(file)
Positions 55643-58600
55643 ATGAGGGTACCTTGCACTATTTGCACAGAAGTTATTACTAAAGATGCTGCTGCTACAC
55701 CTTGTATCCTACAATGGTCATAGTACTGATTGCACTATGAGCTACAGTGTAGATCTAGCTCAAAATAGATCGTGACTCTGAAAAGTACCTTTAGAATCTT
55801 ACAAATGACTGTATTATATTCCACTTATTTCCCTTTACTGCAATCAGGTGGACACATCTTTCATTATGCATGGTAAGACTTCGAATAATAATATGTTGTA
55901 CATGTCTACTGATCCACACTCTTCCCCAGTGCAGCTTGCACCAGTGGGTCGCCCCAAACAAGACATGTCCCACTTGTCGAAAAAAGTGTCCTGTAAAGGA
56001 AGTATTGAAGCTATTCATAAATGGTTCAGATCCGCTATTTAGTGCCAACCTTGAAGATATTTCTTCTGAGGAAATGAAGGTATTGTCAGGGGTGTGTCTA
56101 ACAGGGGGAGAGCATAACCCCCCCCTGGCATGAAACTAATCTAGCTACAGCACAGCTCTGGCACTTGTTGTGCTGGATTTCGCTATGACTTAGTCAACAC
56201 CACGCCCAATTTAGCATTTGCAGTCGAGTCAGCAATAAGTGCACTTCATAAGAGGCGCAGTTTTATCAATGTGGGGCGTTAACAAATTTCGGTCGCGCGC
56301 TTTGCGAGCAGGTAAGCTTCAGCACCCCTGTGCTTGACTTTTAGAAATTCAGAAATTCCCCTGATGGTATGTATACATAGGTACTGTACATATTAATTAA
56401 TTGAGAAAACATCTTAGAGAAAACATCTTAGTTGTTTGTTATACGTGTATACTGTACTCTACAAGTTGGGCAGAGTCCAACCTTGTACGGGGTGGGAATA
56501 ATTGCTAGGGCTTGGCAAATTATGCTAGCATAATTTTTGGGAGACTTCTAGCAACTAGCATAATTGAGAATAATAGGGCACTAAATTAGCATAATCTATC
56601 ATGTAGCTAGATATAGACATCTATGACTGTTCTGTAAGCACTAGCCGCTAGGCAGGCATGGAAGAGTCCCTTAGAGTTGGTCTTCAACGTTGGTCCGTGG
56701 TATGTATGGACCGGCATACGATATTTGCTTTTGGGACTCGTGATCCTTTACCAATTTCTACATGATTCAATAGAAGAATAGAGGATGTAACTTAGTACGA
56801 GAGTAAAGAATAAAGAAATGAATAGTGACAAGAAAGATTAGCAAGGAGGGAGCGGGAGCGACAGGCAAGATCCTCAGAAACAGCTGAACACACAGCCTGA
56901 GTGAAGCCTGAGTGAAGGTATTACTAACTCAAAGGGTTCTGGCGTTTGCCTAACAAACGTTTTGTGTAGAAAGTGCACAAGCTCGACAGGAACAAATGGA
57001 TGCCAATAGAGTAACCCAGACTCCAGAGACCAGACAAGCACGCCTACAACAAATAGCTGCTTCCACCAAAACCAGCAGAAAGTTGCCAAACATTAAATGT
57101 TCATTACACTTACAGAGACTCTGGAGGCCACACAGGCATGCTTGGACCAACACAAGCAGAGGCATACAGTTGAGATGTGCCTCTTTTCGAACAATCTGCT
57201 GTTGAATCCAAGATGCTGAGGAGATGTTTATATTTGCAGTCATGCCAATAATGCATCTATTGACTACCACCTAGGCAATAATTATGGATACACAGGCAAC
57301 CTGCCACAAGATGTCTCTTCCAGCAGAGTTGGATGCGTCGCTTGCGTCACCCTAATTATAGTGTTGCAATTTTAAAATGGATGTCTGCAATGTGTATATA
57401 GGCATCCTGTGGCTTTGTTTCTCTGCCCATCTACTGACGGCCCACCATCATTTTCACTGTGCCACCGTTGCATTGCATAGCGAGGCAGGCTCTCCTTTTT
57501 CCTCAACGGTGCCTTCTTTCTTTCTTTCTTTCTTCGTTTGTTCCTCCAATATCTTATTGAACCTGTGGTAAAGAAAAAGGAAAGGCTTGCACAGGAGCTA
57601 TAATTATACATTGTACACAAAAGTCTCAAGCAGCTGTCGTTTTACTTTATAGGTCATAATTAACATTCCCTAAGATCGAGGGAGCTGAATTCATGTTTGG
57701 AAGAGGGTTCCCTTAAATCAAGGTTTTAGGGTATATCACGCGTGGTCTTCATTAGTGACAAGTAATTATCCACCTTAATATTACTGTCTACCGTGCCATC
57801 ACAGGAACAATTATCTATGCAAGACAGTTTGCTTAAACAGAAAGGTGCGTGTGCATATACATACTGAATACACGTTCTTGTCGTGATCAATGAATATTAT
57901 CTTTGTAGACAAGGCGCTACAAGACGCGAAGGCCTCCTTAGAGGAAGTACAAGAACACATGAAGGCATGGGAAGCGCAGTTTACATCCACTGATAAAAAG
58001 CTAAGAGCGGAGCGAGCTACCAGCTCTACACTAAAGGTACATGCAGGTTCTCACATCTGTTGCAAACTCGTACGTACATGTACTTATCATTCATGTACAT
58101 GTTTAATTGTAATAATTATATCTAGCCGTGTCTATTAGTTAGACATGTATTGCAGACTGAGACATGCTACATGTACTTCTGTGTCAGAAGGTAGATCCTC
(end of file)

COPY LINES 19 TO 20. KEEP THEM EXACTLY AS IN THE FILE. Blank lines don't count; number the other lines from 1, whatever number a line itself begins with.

57301 CTGCCACAAGATGTCTCTTCCAGCAGAGTTGGATGCGTCGCTTGCGTCACCCTAATTATAGTGTTGCAATTTTAAAATGGATGTCTGCAATGTGTATATA
57401 GGCATCCTGTGGCTTTGTTTCTCTGCCCATCTACTGACGGCCCACCATCATTTTCACTGTGCCACCGTTGCATTGCATAGCGAGGCAGGCTCTCCTTTTT